|Official Plant Name||Spinach oleracea / Beta vulgaris subsp. Vulgaris|
|Native Area||Central & West Asia|
|Foliage||Can overwinter with protection|
|When To Sow||March, April, May, August, September|
Exposed or Sheltered
0.1 – 0.5M
0.1 – 0.5M
Most Soil Types
Spinach is a core crop to include in your vegetable garden, whether you only have a small container garden, or extensive kitchen garden beds.
It can be eaten raw in salads, as a steamed green, or in a range of other dishes, You can even consider adding it to your fruit smoothies and juices.
Read on to learn more about this useful green vegetable, and how to grow and care for this crop in your vegetable garden.
First of all, it is important to understand that there are a couple of different plants which are referred to as spinach. The first is ‘true spinach’ – Spinacia oleracea – and the second is ‘perpetual spinach’ – Beta vulgaris subsp. cicla var. cicla. This is technically actually a chard, though it tastes very similar to a true spinach. Both can be excellent choices for your garden. But it is important to understand that they have somewhat different needs and requirements.
True spinach is now known only in cultivation. But it believed to have originated in central and western Asia. Chard of the leafy spinach type is in the Cicla cultivation group, though within the same species as the Flavescens Group which includes stalk types of chard – like Swiss chard. True spinach is usually annual, while perpetual spinach is usually biennial.
It is also important to understand that true spinach has summer varieties and winter varieties. Spinach is a crop which can be enjoyed year round – but you do have to choose the right varieties/cultivars and sow and plant them at the right times.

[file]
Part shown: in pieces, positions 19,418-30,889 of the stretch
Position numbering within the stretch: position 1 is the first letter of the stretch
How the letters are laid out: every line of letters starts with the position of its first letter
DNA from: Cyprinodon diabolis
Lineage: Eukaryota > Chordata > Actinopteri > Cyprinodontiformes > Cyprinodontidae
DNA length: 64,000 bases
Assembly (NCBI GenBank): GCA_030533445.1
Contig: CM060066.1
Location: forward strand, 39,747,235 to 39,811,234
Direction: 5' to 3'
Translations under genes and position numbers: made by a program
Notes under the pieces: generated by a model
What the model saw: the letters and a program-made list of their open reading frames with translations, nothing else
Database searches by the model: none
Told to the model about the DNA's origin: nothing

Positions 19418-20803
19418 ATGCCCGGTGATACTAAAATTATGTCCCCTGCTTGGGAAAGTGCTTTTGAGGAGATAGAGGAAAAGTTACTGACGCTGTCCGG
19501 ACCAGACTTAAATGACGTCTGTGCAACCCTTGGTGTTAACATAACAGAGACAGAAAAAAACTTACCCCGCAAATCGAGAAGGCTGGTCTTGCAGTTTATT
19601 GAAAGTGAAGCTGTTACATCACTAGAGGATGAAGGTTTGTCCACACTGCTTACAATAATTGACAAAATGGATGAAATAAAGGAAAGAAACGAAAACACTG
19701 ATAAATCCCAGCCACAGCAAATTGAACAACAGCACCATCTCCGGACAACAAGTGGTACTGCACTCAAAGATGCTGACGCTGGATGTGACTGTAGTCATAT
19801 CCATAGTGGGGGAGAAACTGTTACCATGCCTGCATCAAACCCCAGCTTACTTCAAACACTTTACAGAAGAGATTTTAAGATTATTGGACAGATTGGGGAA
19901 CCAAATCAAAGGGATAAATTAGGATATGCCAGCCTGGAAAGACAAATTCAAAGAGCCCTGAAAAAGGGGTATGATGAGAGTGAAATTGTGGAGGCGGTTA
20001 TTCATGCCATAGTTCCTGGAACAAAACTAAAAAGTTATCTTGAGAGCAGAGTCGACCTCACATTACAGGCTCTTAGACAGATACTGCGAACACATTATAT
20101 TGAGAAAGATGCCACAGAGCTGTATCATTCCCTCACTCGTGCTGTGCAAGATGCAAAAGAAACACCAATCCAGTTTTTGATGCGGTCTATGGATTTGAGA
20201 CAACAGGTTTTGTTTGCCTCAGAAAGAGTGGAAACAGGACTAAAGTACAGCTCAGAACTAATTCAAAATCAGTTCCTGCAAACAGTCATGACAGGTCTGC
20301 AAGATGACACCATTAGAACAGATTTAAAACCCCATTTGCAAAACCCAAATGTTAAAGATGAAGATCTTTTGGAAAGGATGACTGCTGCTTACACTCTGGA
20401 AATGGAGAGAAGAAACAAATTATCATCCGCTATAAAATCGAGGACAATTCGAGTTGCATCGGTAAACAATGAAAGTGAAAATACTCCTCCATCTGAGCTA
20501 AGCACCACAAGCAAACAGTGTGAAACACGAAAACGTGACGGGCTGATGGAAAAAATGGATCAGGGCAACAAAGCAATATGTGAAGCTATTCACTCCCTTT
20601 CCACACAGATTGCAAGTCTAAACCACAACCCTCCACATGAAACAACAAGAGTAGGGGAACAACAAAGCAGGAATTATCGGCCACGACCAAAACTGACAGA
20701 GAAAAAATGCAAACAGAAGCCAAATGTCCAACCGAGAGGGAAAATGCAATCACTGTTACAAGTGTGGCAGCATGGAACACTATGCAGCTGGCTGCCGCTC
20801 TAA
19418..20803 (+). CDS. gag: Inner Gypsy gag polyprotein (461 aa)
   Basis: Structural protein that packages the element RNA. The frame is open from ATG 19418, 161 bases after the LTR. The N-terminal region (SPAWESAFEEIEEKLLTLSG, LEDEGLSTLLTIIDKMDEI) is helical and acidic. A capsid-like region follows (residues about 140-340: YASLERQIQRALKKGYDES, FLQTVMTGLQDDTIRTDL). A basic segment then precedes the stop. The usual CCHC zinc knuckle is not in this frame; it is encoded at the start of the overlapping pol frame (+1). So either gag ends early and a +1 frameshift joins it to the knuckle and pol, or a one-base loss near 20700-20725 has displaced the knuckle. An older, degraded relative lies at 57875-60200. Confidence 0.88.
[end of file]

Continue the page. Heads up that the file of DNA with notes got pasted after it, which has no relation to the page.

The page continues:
Perpetual spinach is typically a little easier to grow, and is highly recommended if you are interested in harvesting spinach from your garden practically all year round.
Why Grow Spinach?
Spinach – both true spinach and perpetual spinach have a great flavour. They are both great leafy vegetables to grow.
This is a crop that can provide you with a yield all year round. And it is pretty easy to grow.
To maximise yield from your garden, I would highly recommend that you consider growing both. Though if you have space only for one, then perpetual spinach will usually offer the best yields for the time and effort you expend. This is also the better choice, often, for less experienced gardeners.
Spinach can be a great addition to polyculture planting schemes – it can work well to provide ground cover between taller growing crops, or to make the most of the space between slower growing crops. We will discuss this more a little later in this article.
When choosing spinach, you will of course first have to decide whether you will grow true spinach, or perpetual spinach (or both).
For true spinach, some good varieties include:
- ‘Amazon’ – Sow in spring or autumn for overwintering.
- ‘Apollo’ – Sow outdoors March – August.
- ‘Matador’ – Sow in spring or autumn.
- ‘Medania’ – Again, can be sown in spring or autumn (with protection)
- ‘Missouri’ – Slow to bolt, good for spring sowing.
- ‘Red Kitten’ – Sow spring or early autumn (with protection). Red veined F1 spinach.
- ‘Securo’ – spring sowing, potentially also August/September.
- ‘Winter Giant’ – for August/September sowing, for overwintering.
There are also named varietals of perpetual spinach, including: